A contradiction in terms?

Reducing inequality and boosting economic growth are not necessarily contradictory, quite the contrary!

In their working paper for the Group of 24 and Friedrich-Ebert-Stiftung, Accelerating Growth and Reducing Inequality: Trends and Policy Approaches, Jomo Kwame Sundaram and Vladimir Popov ask whether mainstream proposals on inequality have done more harm than good.

The authors note that conventional approaches to strengthening property rights, developing human resources, and liberalizing international trade and finance have not only not successfully accelerated growth, they have actually exacerbated inequalities in most countries.

They argue that the data suggest rising inequality is caused by rising profit rates, indicated by the persistently growing income shares of the richest people, decade after recent decade.

Concerned that the resulting increase in wealth concentration may be difficult or impossible to reverse, despite on-the-ground support for progressive policies aimed at redistribution, the authors use the occasion of this paper to examine the impact of both enacted policies as well as policy proposals, in order to recommend a way forward.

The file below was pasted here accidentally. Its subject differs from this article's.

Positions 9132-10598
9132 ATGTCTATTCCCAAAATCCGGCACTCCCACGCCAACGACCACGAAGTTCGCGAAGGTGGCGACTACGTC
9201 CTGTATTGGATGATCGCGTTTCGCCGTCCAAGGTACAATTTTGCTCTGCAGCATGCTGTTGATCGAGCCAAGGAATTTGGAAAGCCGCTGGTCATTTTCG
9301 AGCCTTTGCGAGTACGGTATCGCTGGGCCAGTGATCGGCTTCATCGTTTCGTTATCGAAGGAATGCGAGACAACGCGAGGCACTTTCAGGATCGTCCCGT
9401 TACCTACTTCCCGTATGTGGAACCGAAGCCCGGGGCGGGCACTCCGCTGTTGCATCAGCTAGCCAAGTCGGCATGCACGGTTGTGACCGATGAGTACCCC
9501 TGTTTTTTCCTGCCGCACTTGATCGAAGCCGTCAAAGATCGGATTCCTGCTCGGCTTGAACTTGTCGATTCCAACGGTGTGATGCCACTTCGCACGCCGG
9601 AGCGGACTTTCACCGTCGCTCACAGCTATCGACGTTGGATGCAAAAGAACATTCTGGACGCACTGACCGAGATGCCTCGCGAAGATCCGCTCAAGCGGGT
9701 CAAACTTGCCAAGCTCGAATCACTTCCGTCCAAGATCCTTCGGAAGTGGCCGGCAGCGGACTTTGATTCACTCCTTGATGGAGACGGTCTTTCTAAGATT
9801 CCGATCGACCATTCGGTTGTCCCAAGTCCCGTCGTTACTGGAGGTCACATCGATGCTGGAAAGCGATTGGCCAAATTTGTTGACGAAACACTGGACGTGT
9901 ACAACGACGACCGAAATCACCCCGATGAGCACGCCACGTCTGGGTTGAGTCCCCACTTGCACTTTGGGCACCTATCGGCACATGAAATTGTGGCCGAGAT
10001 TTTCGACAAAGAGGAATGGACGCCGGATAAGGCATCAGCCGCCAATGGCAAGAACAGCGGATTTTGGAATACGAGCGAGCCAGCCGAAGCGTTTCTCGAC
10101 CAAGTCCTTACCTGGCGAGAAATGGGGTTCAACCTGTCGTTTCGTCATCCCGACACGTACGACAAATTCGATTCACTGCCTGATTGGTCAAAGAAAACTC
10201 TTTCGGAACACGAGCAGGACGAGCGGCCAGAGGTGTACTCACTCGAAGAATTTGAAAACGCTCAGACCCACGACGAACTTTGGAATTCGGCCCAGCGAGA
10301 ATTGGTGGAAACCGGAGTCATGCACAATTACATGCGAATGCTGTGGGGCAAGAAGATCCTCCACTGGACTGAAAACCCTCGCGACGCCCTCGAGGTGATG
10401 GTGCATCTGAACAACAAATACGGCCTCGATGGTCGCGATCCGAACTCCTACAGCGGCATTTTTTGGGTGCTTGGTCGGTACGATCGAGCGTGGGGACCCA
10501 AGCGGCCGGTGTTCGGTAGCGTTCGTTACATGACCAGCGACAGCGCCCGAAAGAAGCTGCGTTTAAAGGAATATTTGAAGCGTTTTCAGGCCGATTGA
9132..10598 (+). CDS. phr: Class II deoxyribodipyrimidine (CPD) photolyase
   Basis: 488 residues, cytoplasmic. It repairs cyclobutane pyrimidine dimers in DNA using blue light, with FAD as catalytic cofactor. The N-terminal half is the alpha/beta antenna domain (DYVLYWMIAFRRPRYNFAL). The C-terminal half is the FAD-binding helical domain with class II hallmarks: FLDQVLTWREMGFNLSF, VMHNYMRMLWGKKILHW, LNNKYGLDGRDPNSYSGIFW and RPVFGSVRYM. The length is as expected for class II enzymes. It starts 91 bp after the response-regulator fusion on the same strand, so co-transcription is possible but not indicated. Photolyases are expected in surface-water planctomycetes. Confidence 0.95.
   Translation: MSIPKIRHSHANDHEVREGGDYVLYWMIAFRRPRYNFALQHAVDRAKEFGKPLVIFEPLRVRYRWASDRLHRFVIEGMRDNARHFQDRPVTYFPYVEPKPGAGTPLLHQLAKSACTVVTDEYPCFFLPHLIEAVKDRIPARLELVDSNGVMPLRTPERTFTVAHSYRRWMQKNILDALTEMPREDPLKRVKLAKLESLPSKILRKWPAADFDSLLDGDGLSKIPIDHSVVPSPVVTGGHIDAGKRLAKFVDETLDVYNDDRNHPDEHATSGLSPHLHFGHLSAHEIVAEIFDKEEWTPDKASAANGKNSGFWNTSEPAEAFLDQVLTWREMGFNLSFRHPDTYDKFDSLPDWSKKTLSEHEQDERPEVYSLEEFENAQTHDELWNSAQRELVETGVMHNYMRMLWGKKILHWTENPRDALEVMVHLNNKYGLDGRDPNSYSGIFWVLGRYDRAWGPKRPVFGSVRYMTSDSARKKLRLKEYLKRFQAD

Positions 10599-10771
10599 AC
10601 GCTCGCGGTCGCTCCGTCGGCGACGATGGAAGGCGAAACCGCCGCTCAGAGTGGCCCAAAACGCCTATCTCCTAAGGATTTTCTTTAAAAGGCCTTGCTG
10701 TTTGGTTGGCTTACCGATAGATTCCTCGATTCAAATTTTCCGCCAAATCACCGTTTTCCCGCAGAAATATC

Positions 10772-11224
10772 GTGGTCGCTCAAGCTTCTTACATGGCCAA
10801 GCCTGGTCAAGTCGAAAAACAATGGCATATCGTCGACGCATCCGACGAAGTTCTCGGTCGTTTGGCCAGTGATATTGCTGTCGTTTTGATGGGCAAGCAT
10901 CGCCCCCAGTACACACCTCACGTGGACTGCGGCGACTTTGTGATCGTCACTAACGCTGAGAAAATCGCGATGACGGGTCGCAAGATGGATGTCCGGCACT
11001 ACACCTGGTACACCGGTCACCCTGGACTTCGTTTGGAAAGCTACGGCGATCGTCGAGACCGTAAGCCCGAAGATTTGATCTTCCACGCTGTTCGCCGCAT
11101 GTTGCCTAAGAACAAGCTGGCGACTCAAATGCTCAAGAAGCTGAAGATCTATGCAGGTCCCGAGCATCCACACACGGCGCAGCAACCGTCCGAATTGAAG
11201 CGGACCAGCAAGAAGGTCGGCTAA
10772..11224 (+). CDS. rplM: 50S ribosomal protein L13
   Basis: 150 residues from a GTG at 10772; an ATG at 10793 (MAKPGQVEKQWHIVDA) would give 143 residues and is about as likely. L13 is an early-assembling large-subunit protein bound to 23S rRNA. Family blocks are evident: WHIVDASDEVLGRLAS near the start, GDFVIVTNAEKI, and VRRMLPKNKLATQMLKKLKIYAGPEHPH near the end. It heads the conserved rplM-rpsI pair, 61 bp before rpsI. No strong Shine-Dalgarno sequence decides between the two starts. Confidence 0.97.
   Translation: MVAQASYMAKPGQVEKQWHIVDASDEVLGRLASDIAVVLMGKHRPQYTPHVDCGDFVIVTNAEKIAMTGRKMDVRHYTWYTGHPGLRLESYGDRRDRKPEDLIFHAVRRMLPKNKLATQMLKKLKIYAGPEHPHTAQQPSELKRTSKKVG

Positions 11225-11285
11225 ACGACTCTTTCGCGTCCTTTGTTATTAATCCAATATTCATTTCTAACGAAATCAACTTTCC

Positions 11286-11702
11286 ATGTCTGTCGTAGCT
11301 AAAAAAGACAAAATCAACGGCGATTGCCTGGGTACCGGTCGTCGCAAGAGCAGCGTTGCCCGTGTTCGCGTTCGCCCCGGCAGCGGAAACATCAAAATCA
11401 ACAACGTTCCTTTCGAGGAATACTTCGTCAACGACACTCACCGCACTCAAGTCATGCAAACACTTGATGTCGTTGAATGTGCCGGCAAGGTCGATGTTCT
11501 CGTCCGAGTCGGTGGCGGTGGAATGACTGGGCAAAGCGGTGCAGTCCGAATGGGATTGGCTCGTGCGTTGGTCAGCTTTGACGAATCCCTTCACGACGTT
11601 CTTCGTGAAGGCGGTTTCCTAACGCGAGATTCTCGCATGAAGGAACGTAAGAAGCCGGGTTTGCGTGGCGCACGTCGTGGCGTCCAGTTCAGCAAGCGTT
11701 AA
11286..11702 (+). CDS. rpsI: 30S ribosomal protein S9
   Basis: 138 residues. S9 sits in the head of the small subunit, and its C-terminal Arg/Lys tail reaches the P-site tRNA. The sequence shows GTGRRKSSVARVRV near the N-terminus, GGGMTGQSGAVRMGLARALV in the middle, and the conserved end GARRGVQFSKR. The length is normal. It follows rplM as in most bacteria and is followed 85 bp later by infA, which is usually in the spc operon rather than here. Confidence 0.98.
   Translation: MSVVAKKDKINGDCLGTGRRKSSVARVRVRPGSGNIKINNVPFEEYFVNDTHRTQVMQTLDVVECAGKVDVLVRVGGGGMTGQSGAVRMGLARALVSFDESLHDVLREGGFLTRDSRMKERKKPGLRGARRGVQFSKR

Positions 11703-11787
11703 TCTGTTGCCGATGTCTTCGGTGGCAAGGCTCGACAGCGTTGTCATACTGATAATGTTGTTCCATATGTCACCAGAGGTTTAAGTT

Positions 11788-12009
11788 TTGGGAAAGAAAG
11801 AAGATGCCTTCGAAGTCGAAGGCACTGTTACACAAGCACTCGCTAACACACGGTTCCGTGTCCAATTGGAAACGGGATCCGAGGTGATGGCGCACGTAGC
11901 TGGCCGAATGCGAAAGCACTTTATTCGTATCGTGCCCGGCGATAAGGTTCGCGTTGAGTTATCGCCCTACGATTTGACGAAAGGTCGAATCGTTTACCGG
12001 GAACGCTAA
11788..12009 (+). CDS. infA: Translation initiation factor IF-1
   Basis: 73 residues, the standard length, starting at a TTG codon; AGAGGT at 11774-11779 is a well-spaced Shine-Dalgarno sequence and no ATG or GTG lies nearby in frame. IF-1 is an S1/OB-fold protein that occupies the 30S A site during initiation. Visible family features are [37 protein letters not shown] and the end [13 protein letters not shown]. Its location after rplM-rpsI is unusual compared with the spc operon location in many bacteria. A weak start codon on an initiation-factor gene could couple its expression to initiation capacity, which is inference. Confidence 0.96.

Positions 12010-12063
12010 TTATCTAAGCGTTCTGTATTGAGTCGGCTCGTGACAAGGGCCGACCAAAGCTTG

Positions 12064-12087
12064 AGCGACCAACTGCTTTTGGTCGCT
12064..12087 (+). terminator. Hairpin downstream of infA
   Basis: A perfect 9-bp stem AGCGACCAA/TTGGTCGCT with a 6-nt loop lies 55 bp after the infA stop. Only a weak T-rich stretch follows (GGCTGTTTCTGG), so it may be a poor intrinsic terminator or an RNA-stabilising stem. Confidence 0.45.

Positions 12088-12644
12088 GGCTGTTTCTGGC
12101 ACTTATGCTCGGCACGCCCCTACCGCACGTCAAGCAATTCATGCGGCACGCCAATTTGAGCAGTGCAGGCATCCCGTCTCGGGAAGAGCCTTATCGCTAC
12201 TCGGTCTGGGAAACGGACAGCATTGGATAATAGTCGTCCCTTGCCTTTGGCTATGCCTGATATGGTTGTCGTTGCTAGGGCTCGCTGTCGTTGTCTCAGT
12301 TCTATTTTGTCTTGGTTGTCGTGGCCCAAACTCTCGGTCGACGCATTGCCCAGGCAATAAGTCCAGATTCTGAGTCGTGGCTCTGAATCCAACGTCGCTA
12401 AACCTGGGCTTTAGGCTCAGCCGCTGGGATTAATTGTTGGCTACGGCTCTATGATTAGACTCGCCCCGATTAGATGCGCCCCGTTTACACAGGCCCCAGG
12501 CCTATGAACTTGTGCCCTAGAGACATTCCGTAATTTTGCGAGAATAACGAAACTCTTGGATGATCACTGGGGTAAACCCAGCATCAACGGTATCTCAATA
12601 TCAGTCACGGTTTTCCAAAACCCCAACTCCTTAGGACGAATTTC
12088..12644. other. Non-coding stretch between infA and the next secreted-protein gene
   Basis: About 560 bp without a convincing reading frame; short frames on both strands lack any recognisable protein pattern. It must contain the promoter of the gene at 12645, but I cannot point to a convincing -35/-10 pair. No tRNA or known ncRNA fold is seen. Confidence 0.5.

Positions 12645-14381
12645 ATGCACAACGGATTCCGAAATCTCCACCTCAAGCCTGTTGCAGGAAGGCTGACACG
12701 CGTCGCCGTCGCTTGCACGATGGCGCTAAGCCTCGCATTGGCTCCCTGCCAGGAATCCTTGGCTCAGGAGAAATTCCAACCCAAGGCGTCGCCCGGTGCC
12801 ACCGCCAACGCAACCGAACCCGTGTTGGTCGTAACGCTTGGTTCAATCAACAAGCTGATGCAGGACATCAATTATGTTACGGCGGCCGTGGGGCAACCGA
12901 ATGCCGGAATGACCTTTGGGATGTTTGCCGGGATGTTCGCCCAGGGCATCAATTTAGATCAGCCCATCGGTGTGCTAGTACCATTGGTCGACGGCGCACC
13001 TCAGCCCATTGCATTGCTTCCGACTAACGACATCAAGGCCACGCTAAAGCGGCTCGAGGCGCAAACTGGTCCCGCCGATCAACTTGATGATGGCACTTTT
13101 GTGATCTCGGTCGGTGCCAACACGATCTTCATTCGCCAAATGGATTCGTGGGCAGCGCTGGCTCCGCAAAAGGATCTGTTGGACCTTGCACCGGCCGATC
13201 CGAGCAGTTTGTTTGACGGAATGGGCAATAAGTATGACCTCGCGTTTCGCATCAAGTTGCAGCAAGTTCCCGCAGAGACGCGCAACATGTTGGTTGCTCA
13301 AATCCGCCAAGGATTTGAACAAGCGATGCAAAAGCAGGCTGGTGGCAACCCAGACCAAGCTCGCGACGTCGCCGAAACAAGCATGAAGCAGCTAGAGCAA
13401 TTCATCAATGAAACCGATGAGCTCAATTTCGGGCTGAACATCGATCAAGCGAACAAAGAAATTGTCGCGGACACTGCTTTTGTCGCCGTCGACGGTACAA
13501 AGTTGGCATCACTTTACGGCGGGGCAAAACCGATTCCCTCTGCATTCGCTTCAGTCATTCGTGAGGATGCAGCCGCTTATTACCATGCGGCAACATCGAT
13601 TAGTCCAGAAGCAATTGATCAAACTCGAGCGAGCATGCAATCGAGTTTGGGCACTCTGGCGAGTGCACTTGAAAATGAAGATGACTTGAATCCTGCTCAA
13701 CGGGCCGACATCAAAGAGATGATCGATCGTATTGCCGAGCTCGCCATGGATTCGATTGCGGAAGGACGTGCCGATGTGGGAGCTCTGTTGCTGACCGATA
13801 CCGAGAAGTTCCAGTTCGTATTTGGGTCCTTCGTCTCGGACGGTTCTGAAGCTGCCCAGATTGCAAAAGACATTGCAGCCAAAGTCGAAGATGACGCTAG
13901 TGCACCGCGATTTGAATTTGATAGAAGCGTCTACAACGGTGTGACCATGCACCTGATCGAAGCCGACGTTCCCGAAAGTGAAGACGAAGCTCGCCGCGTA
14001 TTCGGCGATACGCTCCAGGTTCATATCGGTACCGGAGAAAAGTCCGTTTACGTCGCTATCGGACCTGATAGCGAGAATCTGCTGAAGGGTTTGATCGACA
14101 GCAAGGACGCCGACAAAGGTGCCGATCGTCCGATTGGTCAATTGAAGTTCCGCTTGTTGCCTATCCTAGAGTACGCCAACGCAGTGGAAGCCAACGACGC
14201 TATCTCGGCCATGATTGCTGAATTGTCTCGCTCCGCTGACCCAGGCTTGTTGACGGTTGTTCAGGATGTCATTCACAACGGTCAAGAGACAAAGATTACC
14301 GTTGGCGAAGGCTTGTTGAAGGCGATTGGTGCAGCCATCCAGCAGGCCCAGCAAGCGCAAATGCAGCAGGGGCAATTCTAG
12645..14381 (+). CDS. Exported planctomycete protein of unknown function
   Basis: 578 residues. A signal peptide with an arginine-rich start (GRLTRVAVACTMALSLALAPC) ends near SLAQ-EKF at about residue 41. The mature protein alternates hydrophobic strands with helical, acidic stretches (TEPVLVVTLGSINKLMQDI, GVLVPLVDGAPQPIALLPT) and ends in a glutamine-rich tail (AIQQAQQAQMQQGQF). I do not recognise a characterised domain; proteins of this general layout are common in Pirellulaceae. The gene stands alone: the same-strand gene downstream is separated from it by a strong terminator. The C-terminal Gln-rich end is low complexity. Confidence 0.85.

They highlight the fact that the many development pathways followed by different countries show that there is no universal solution for growth. In addition, the preponderance of evidence suggests that "economic inequality traps countries in vicious cycles of weak institutions, low growth, limited social mobility and rising social tensions." Most worrying, the authors conclude, rising inequality is a likely contributor to the trend of strongman populist movements around the world.

In conclusion, this paper urges a revision of the dominant concepts behind the causes of inequality that pit aggregate growth against the promotion of greater social equality. The authors argue that growth and equity are not a contradiction in terms. In fact, the promotion of greater equity within countries will likely result in more stable political institutions and more sustainable economic growth.


This paper is part of the Growth and Reducing Inequality Working Paper Series, which is a joint effort of the G-24 and Friedrich-Ebert-Stiftung New York to gather and disseminate a diverse range of perspectives and research on trends, drivers and policy responses relevant to developing country efforts to boost growth and reduce inequality. The series comprises selected policy-oriented research papers contributed by presenters at a Special Workshop held in Geneva in collaboration with the International Labour Organization and the Friedrich-Ebert-Stiftung, as well as relevant sessions in G-24 Technical Group meetings.

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